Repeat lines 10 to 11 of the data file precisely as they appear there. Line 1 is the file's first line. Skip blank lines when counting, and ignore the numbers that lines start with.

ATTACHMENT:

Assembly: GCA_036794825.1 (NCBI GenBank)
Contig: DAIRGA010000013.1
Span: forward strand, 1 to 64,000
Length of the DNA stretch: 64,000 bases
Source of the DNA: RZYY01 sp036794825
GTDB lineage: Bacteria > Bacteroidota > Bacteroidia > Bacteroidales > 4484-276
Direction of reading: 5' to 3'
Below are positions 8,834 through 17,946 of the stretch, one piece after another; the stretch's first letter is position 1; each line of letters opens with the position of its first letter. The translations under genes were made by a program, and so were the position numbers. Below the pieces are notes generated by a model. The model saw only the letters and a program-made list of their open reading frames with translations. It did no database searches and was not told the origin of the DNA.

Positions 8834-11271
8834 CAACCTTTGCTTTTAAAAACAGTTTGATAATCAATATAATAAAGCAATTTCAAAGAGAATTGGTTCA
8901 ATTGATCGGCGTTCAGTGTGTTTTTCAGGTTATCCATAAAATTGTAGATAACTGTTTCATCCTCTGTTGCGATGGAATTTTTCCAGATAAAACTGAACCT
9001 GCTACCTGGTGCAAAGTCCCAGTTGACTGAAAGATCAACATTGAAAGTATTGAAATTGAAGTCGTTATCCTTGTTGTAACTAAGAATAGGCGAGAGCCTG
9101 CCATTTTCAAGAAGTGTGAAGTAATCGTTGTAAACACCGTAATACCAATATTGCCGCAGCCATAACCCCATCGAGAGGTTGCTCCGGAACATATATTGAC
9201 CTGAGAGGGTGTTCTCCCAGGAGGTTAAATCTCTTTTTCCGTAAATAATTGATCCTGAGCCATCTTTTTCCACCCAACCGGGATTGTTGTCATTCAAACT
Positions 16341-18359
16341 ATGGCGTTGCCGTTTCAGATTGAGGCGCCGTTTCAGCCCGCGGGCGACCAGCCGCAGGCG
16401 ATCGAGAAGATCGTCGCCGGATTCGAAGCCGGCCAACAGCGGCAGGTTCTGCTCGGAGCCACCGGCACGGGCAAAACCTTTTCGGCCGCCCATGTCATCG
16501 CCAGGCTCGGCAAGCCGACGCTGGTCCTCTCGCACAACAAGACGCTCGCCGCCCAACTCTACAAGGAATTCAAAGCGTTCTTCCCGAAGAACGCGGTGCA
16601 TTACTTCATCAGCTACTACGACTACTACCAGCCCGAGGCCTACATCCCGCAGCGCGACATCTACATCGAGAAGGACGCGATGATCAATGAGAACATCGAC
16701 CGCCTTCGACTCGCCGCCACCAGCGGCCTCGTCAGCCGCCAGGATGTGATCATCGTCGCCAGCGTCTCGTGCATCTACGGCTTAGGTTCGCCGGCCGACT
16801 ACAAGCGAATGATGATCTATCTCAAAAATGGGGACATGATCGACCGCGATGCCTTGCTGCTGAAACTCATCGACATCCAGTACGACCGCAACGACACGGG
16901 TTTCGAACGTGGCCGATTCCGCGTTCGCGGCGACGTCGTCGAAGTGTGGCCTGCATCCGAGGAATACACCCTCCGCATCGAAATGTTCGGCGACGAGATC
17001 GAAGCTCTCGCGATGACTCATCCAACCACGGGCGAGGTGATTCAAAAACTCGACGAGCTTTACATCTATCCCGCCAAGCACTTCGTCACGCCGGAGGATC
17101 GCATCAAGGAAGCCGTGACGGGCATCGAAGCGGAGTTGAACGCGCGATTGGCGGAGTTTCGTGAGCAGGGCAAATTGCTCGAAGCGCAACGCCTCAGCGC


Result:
8834 CAACCTTTGCTTTTAAAAACAGTTTGATAATCAATATAATAAAGCAATTTCAAAGAGAATTGGTTCA
8901 ATTGATCGGCGTTCAGTGTGTTTTTCAGGTTATCCATAAAATTGTAGATAACTGTTTCATCCTCTGTTGCGATGGAATTTTTCCAGATAAAACTGAACCT